0450 | ISOLT II: Within a Budding Grove | Marcel Proust
Context: A beautiful spring day’s punting on on the River Cam while reading this. Proust would have approved of the pace!
Proust continues with a trip to the seaside resort of Balbek which is the backdrop for the majority of the second volume of In Search of Lost Time. It’s a volume which explores the young man as he begins to venture out into the world making relationships with his peers on his own terms, both male and female.
The style continues to be stunningly beautiful. So evocative at points that, despite the length of the entire novel and even individual sentences, you find yourself wanting to re-read sections just because you know there is more there than you can take in on first reading. Check out some of the quotes below which I collected along the way.
What did I learn? Again, as with the first volume, I was encouraged how many hopes, fears and relational longings Proust and I shared as we grew into adulthood. I learned that even a genius like Proust, who was the last person in history who would be stuck for a way to capture anything in a description that captures its essence, even he can’t
fathom women. Ha! So, now I don’t feel so stupid after all.
Two key relationships begin in this novel, one with a young man and one with a young woman. The man is Robert de Saint-Loup, a dashing army officer who is the outward-going counterpart to our narrator’s shy and observant caution. The woman is Albertine Simonet who plays a far less central role in this volume than does Gilberte in volume 1 and yet who has a far deeper influence on our hero. This is an influence that will be felt, I believe, in volumes to come.
So, I enjoyed this for its description of the transition from adolescence to adulthood, for the characters that play through the pages and, most of all, for the sublime use of language from Proust.
My mother, when it was a question of our having M. de Norpois to dinner for the first time, having expressed her regret that Professor Cottard was away from home, and that she herself had quite ceased to see anything of Swann, since either of these might have helped to entertain the old Ambassador, my father replied that so eminent a guest, so distinguished a man of science as Cottard could never be out of place at a dinner-table, but that Swann, with his ostentation, his habit of crying aloud from the housetops the name of everyone that he knew, however slightly, was an impossible vulgarian whom the Marquis de Norpois would be sure to dismiss as—to use his own epithet—a ‘pestilent’ fellow.
“In a language that we know, we have substituted for the opacity of sounds, the perspicuity of ideas. But a language which we do not know is a fortress sealed, within whose walls she whom we love is free to play us false, while we, standing without, desperately alert in our impotence, can see, can prevent nothing.”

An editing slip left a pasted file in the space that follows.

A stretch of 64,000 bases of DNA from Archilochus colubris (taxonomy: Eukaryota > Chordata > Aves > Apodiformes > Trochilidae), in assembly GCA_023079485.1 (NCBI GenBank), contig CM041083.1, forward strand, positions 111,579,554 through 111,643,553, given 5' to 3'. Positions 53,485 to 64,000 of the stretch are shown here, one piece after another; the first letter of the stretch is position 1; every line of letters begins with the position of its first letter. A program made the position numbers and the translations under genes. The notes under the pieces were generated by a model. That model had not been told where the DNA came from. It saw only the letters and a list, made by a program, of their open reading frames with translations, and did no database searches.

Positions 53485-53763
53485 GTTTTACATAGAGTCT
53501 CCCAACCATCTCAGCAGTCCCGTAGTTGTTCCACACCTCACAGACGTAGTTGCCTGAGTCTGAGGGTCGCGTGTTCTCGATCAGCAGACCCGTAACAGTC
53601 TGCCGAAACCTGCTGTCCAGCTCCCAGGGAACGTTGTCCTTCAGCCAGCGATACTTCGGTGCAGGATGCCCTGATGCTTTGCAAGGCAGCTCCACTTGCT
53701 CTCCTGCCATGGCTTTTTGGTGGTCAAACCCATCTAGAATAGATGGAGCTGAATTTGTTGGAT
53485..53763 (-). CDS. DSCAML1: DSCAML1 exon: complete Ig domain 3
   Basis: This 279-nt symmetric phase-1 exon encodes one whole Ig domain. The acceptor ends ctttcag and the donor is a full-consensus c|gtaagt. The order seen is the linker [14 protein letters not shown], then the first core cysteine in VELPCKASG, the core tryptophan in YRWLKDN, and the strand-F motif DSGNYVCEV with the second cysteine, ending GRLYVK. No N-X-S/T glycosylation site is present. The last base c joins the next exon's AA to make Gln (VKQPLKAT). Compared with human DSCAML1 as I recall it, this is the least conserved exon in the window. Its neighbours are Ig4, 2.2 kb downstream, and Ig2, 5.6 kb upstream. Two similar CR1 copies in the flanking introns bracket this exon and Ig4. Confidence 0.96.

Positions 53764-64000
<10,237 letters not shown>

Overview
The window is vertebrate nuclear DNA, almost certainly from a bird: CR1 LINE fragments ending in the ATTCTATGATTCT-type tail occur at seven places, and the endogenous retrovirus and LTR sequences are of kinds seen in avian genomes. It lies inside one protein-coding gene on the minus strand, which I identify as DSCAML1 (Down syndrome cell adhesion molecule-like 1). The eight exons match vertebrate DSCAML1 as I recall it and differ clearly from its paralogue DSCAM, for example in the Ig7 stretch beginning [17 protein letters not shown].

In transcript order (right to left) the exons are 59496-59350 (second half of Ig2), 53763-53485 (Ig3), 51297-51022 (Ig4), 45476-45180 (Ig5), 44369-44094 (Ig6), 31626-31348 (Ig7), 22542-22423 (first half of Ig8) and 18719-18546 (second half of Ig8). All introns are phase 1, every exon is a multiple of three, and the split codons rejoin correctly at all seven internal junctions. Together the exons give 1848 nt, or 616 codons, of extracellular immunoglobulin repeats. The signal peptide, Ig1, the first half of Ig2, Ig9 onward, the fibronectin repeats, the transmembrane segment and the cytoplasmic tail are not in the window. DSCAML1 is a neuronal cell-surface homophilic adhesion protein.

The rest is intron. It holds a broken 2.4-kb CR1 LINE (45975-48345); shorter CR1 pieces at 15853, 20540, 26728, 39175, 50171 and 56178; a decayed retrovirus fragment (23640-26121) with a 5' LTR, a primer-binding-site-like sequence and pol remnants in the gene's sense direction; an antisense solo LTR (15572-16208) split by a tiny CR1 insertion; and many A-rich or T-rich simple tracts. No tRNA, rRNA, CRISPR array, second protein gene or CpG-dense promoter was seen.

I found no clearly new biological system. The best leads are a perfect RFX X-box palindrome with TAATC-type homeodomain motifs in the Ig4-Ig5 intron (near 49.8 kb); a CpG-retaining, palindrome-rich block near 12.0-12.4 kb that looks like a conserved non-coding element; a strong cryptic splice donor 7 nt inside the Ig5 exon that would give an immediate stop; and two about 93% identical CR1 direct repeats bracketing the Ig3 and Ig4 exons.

“It is always thus, impelled by a state of mind which is destined not to last, that we make our irrevocable decisions.”
“the man of genius, to shelter himself from the ignorant contempt of the world, may say to himself that, since one’s contemporaries are incapable of the necessary detachment, works written for posterity should be read by posterity alone, like certain pictures which one cannot appreciate when one stands too close to them.”
“Names are, no doubt, but whimsical draughtsmen, giving us of people as well as of places sketches so little like the reality that we often experience a kind of stupor when we have before our eyes, in place of the imagined, the visible world”
“certain favourite parts are played by us so often before the public and rehearsed so carefully when we are alone that we find it easier to refer to their fictitious testimony than to that of a reality which we have almost entirely forgotten”
“I lent to [the chambermaid’s] face, which the gathering dusk made featureless, the mask of my most impassioned dreams of beauty, but read in her eyes as they turned towards me the horror of my own nonentity.”
“And after Françoise had removed her pins from the mouldings of the window-frame, taken down her various cloths, and drawn back the curtains, the summer day which she disclosed seemed as dead, as immemorially ancient as would have been a sumptuously attired dynastic mummy from which our old servant had done no more than precautionally unwind the linen wrappings before displaying it to my gaze, embalmed in its vesture of gold.”
This might reveal the ending. If you want to see the quote, click show
||As Proust intended this to be a single novel, I won’t be rating In Search of Lost Time until the final volume.